A fascinating new scientific study dispels a widely held assumption among hunters and biologists alike that older, dominant male whitetail deer generally prevail in the breeding process and contribute overwhelmingly to any given herd’s overall genetics.
The study, appearing in the August issue of the Journal of Mammology, reveals that bucks of all ages and maturity generally have an equal chance at breeding.
“Male reproductive success was distributed among a large number of males in all populations, with no evidence for highly skewed access to mating for any individual male,” according to the article’s outline abstract.
Six researchers led by Randy DeYoung of Mississippi State University studied deer in three diverse locations: Noxubee National Wildlife Refuge in Mississippi, the King Ranch in Texas and the Noble Foundation Wildlife Unit in Oklahoma.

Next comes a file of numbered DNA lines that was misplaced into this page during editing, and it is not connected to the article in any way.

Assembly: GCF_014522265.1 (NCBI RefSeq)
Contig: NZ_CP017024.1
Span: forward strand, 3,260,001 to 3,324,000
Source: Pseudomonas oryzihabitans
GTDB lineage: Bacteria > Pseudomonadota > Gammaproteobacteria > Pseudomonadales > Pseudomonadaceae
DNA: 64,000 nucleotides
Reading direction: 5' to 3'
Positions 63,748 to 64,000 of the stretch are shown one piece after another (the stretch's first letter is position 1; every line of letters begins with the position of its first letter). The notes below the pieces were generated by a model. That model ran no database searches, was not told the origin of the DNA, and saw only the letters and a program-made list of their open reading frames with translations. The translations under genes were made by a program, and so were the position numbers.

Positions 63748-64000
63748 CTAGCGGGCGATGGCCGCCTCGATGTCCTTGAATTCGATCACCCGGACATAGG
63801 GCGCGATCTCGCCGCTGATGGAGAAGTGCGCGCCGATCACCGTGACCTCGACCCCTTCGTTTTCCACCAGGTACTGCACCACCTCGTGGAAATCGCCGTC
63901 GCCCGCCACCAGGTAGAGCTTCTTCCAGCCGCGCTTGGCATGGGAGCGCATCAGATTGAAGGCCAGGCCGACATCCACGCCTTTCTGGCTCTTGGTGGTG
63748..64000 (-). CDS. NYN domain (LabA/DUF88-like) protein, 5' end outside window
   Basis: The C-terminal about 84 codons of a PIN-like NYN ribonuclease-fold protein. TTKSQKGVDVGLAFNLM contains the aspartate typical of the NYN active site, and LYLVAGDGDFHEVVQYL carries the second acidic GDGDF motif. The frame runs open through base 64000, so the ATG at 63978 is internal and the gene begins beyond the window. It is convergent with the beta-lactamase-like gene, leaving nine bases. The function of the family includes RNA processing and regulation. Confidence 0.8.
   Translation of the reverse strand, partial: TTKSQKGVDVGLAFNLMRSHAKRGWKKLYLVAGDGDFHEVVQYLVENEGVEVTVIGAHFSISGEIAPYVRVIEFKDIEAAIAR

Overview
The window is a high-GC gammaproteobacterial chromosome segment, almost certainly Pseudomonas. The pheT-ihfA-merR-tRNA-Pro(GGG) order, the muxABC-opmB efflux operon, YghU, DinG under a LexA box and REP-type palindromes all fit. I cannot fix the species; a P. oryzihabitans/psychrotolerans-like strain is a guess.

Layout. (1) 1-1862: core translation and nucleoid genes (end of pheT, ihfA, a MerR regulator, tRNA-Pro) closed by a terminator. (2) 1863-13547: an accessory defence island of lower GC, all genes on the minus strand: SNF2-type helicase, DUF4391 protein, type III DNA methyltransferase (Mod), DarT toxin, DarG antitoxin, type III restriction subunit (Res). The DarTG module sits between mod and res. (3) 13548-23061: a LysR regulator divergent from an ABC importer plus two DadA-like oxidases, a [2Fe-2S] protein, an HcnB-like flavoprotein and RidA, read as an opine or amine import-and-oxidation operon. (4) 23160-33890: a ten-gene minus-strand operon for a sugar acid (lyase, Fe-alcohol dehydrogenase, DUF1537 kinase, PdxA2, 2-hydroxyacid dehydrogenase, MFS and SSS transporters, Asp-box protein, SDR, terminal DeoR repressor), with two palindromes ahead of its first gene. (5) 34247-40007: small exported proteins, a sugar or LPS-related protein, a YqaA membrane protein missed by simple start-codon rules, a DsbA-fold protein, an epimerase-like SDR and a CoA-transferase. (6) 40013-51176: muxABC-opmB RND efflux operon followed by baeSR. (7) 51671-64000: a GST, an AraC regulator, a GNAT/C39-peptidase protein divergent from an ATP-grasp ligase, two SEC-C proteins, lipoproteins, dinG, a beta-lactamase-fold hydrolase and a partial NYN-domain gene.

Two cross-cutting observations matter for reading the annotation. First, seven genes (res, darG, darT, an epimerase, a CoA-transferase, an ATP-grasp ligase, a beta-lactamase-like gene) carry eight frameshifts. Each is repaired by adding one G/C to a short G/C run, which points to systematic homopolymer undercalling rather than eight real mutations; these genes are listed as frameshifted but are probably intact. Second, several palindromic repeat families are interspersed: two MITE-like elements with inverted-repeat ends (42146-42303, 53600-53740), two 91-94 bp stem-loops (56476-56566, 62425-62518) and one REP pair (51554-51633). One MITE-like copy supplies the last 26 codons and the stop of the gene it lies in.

The DNA-based research performed on a total of 1,219 deer found that 1- to 2-year-old bucks sired a third of the fawns, despite the presence of more mature bucks, resulting in the conclusion that social dominance alone may not lead to reproductive success.
“Ecological and behavioral variables appear to constrain the ability of individual males to monopolize access to females, resulting in a wider distribution of reproductive success than expected based on previous ecological and behavioral studies of whitetail deer,” the study concluded.
In addition to disproving the notion that deer reproductive success is highly skewed toward a small number of mature, dominant bucks, DeYoung’s data may potentially refute recent anti-hunting groups’ contentions that trophy hunting negatively impacts the genetics of big game animal herds in North America.